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Garden Work

Garden Work

May 20, 2010
In between the days and days of rain have been a few nice, warm, sunny days. We’ve been able to use those nice days to get our garden started. The past couple years have been pretty embarrassing in the vegetable garden department. The first full summer we, under my ambitious direction, plotted out a 20 by 26 area of our yard and dug up the grass, roto-tilled, planted tons of things and actually harvested a lot. The second year I couldn’t put the time into it that I wanted/needed to, so I grew mostly weeds. Last summer was the wedding and we knew we’d be busy and gone on our honeymoon for a whole week and didn’t plant anything. But we also didn’t do anything out there to prevent the whole 500+ square foot area from being completely consumed by weeds that eventually grew into 5 foot tall tree-type things!
So the task of clearing out the “garden” was a big one. Ryan set to work and got it cleared out in half a day’s time. The following weekend he bought landscaping timbers and started building raised beds. The weekend after that we salvaged a lot of great soil from other areas of the yard to fill our new raised beds.
Last weekend I planted cherry tomatoes, red peppers, brussel sprouts, carrots, radish, parsely, borage, thyme and oregano. Last night we filled another bed with more salvaged dirt and I planted two lemon cucumber, two bush cucumber and four zucchini. I learned my lesson with zucchini that second year. I only planted one plant and didn’t get a single zuke from it. If you only have one plant, there is nothing around for it to cross-pollinate with, and you get no fruit. (it’s still called fruit on a veggie plant, yes?) So this year I’m making sure and planting four. Because I LOVE zucchini! And I want to try to stuff and fry some zucchini blossoms, and don’t want to feel bad about picking the flowers and tiny baby zukes before they get big.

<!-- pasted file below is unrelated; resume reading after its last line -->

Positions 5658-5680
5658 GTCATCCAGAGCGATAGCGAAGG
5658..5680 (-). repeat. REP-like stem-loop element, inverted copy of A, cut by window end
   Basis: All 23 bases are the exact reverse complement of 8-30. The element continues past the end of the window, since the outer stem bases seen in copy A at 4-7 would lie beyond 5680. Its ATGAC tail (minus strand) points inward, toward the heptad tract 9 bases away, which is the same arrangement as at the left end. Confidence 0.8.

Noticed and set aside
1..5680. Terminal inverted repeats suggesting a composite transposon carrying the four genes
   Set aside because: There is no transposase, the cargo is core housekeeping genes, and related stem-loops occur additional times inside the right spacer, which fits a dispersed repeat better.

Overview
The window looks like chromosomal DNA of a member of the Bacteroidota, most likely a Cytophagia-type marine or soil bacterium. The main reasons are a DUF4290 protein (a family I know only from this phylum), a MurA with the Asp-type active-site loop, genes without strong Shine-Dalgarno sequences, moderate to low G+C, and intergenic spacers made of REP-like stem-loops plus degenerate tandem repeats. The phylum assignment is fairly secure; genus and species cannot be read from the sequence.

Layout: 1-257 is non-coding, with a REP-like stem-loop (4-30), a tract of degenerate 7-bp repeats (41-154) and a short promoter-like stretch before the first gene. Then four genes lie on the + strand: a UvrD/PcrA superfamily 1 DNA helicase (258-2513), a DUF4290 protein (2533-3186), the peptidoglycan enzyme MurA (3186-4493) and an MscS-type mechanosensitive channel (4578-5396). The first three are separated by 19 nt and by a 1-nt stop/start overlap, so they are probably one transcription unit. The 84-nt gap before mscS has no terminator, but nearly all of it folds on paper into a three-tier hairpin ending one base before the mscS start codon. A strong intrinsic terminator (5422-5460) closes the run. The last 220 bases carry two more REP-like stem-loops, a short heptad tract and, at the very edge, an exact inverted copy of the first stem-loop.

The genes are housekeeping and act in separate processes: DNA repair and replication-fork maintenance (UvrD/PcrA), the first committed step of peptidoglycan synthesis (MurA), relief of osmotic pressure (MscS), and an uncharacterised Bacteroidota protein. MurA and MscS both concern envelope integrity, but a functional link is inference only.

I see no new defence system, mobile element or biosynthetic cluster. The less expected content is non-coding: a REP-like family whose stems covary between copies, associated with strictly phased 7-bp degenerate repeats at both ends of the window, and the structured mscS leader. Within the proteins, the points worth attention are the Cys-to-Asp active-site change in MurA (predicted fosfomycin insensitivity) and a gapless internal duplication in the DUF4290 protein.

Here is how it looked out there this morning.
We have two more beds to build and need to find dirt to fill three of them. I think we can salvage more dirt from the rest of our yard, enough to fill one more bed, but then we will probably have to buy some for the last two. If we dig any more, our yard will look like a quarry. The next bed will have broccoli, cauliflower, and jalapenos. Then we’ll have one whole bed for Watermelon, since that is a vine and you need a lot of real estate just to get one or two melons. And the last bed will be for lettuce and spinach. We are also going to plant sweet corn around the west side of the garden (so as not to block sun all day) and green beans and sugar snap peas on the north side, to grow up the fence. I had such a problem with japanese beetles the last big garden year, I hope these past two years of no garden has fended them off a bit. I still got A LOT of beans that year, despite the beetles, so even if they do come back I’ll have a squirt bottle filled with soapy water at the ready!
On the rainy days, I’ve been knitting. A lot actually. I have my Whisper Cardigan about 18 rounds away from casting off for the 2nd sleeve.
I am still working on the second toe-up sock, I carry that one in my purse but rarely knit on it.
And for some reason, decided to start a second pair of toe-up socks using my Twizzle sock yarn that I coveted for so long.
I have already turned the heel on the first sock! This yarn is a bit bigger than most of my other sock yarn, so it is going really fast. I should probably be using size two needles I think. But the density of this sock will be great on size 1.
Today is only Thursday. Every day this week has felt like Friday for some reason, and I keep waking up and 3 seconds later being pretty disappointed that it still is not Friday. Looking ahead at the calendar, this weekend appears to be the last weekend we have totally free until late June. I plan to use it to it’s fullest!

This post originally appeared on Textile Stockpile on May 20th, 2010.  A year’s worth of posts were lost when I switched servers, but they’ve been found and I’m updating and reposting them here. Stay tuned for more!